During her time with ACE, Beck helped develop connections with the Purdue Student Farm to bring seasonal, fresh produce to the pantry. She also contributed to research on food insecurity on Purdue’s campus through a course in the John Martinson Honors College. Connecting these experiences with her degree in sustainable food and farming systems provided a foundation for her career, but the culture of ACE provided additional development in leadership.  

“I draw a lot from reflecting on how I engaged with other directors in the pantry,” Beck says.

“When you’re in school and engaged with students of different ages, there’s also mentorship that’s occurring. I pull a lot from people who mentored me and how I mentored other people as I approach management and working every day with volunteers. I work with volunteers of all ages, including people younger than me, and I’m definitely pulling a lot from the sense of community that we built.”  

Nathan Rowland Miller is another former pantry volunteer who has applied his experiences at the pantry to his career. Miller joined ACE during his junior year as a volunteer coordinator before serving as director as a senior. He graduated in 2021 with a degree in industrial engineering and currently works as a manufacturing development associate with Conagra’s Orville Redenbacher production facility in Rensselaer, Indiana.  

“I think the biggest skill I was hoping to develop was that community development aspect,” Miller says. “Creating an environment where a simple thing such as food security isn’t stigmatized and, beyond that, how to make an environment where individuals don’t have to feel uneasy or uncomfortable. I’m currently in a managerial position working with a team of individuals to create the product and I think having that experience of not only coordinating deliveries and inventory, but also as the student director working with a board of directors, helps with that team building and making individuals feel safe in addressing any concerns.”  
 Sabria Croom, former student director of ACE, at an awards ceremony

Sabria Croom, currently a graduate student pursuing a master’s in accounting and a former student director of ACE, believes the hands-on experience of leading the pantry will pay dividends in her career pursuits as well. Croom hopes to run her own business one day.  “The Pantry is like a business,” Croom says. “Getting the food, tabulating inventory, arranging food pick-ups – all of that has to go into something. That’s also the aspect I enjoyed. Having the opportunity to see how hiccups could happen and being able to problem solve was important and I wasn’t by myself because I had other directors to lean on and work with.”   Croom also says she plans to stay involved with the pantry while she completes her graduate studies and hopes to give back to her hometown community on the south side of Chicago by teaching students about accounting professions.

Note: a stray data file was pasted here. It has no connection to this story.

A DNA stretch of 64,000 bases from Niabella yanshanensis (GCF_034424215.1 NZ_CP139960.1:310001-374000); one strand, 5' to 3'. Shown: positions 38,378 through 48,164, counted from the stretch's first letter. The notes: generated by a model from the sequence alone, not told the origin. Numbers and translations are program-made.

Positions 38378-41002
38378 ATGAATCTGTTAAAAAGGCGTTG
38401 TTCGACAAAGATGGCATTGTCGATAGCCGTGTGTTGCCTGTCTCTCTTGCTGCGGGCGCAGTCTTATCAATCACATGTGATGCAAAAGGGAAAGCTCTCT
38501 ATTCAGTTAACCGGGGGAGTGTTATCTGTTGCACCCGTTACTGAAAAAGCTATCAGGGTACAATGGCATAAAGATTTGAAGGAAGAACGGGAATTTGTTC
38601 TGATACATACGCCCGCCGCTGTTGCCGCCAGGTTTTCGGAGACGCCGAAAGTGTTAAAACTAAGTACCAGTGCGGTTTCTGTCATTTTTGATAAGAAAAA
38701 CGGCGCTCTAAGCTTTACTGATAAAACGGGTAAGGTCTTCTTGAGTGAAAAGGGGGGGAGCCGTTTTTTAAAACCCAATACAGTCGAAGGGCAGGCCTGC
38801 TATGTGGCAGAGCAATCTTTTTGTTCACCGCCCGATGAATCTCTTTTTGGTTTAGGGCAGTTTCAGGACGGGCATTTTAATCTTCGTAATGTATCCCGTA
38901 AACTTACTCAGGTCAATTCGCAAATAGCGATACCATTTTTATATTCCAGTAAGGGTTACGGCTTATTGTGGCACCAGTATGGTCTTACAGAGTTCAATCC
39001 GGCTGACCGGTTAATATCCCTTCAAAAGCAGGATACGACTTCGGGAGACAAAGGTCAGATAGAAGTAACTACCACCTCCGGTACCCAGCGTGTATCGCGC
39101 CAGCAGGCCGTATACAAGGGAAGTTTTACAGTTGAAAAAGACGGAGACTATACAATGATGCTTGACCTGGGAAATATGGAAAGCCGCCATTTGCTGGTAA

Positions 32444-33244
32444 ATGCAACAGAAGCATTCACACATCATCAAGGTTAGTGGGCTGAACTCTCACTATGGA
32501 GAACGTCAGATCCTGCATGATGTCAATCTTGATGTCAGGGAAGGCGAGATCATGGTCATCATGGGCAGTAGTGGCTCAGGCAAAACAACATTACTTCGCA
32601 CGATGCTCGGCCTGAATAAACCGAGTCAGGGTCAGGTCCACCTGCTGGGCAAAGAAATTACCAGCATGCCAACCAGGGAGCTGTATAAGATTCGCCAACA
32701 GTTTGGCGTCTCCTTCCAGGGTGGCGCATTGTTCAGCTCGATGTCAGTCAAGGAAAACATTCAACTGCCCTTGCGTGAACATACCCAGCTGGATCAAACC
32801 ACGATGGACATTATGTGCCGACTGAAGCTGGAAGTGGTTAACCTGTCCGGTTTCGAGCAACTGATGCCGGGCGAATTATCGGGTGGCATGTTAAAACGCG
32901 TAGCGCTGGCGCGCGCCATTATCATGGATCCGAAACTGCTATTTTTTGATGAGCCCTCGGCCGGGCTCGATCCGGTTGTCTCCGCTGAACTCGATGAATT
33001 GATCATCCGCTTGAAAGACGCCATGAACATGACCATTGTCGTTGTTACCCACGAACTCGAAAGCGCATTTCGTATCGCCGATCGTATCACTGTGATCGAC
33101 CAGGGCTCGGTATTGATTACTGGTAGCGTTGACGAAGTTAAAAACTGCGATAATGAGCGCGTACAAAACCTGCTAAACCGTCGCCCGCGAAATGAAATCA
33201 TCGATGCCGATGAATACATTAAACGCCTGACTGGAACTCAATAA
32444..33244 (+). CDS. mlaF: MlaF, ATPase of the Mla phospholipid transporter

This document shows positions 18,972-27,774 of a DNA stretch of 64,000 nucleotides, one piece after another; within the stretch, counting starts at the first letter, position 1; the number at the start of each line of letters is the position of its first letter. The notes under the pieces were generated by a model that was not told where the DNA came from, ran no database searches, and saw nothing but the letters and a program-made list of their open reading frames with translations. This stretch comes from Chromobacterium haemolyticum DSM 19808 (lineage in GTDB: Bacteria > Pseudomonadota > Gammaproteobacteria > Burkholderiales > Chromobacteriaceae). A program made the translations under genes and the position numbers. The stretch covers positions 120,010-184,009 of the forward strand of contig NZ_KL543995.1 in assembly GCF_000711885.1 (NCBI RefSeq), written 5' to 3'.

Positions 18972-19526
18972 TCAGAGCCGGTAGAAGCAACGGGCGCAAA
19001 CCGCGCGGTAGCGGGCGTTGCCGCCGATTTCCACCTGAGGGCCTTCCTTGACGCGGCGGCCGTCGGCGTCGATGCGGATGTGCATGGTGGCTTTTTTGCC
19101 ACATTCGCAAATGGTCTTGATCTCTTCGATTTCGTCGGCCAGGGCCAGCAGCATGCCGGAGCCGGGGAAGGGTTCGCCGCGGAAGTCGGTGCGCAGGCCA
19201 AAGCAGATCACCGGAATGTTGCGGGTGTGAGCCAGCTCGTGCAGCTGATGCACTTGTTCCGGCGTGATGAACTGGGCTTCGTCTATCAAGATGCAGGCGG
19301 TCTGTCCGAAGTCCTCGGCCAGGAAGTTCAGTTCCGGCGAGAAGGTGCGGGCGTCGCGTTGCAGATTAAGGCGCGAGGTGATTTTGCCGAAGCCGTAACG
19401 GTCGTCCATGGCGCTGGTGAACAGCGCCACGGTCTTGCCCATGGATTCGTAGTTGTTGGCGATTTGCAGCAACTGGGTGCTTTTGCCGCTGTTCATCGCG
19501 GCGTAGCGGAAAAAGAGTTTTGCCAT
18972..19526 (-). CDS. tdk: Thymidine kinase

“I think the pantry also pushed me to realize that volunteering is something that I truly enjoy,” Croom says. “It brings me pure happiness.”    

Beck, St. John, Miller and Croom remain engaged with ACE as members of an alumni board led by Baier, who serves as the chair. The board planned a volunteer appreciation event last year and is planning additional ways it can support the pantry. Each individual recommends that any student interested in making an impact on their community consider getting involved with ACE, regardless of their background. 

“People may see the pantry as something to do if you’re interested in food science or social services, but there are so many leadership qualities you can gain from this organization,” St. John says. “I think it would be beneficial for anybody to get involved in it in any area.” 

Miller adds that students shouldn’t feel restricted to volunteer in any specific area and encourages them to explore multiple aspects of the pantry. 

“If I have a regret, it’s that I wasn’t community-facing as much,” Miller says. “Always make sure that you engage 110 percent with the kind of community that you’re working to build, not just one layer – wherever you are.”  

ACE Campus Food Pantry is located inside the Baptist Student Foundation, 200 North Russell Street, on Tuesdays from 12 – 6 p.m. and Sundays from 5 – 8 p.m. Appointments to shop must be made and are available by emailing the pantry. For a full list of pop-up pantries, held at various locations on campus throughout the week, visit this page.

Student volunteers at the ACE Campus Food Pantry